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How to love someone in recovery

It takes hard work to maintain relationships through life’s ups and downs no matter what the relationship is—friends, family, or romantic partner. This is especially true for people who want to support a loved one through the recovery journey.

The first step to loving someone in recovery is to learn more about what that person is going through. Community groups such as Al-Anon, Celebrate Recovery, and Parents Anonymous. Rosecrance offers a family program as well as virtual support groups and information about behavioral health and recovery. By seeking information and building a support network, family and friends discover they are not alone in their efforts to relate to their loved ones.

“When you seek information, you will realize that addiction is a disease that people didn’t ask for, but it leaves a mess to clean up," said Rosecrance Jackson Centers Vice President of Clinical Services Brenda Iliff. "Understanding that part is transformational in that it opens you up to the fact that you’re not alone as a supporter.”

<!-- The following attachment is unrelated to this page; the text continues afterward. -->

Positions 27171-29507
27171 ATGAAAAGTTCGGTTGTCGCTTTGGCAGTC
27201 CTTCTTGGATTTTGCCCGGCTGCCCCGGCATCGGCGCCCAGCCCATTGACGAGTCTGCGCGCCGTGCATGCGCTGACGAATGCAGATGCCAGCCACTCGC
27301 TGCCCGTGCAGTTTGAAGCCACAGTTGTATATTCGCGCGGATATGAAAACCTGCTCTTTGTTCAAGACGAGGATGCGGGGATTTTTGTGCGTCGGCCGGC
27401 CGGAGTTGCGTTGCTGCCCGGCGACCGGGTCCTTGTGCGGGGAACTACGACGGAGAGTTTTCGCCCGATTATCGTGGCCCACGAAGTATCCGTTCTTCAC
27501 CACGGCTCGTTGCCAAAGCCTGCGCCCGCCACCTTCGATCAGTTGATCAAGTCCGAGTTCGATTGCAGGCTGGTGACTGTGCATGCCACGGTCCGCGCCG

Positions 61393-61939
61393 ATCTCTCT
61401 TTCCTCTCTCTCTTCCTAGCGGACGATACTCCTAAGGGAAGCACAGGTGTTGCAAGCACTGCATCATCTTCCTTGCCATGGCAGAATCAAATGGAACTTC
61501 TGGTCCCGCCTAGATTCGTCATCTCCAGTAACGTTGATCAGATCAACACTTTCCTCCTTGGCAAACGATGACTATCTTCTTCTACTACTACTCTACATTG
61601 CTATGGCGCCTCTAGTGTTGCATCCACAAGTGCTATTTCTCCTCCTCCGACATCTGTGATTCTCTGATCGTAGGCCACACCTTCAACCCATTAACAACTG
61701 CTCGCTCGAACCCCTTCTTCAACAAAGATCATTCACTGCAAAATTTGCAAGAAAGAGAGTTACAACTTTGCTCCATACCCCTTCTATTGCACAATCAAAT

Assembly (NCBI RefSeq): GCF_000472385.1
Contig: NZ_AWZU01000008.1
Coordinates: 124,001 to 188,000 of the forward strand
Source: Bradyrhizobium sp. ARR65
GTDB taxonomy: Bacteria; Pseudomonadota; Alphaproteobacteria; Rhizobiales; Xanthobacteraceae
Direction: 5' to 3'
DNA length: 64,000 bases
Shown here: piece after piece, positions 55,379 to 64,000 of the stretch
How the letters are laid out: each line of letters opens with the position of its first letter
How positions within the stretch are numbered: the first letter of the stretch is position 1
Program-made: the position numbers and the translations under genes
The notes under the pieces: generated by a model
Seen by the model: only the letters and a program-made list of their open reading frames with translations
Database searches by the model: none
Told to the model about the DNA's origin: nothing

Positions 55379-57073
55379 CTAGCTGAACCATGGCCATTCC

In addition, it’s important to be there as an advocate for the loved one. Early in recovery, find ways to help them transition to a new life. This might mean removing alcohol or other substances from the house or altering routines to remove potential temptations that could threaten the loved one’s recovery. Words of affirmation are always valued, especially to someone in recovery. Be on the lookout for ways you can brighten their day with genuine compliments and encouragement. You also can help by finding support groups that could be a resource to the loved one.

Over time, these steps will help your loved one build up strength and positive habits they need to succeed in their journey. Hard work can renew lost trust and the person in recovery may discover, perhaps for the first time, who they truly are. This will transform all their relationships, including yours.

“The rules of addiction are ‘don’t talk, don’t trust, don’t feel,’ and recovery is the total opposite,” said Brenda Iliff. “The reward can be amazing when people are working healthily together again."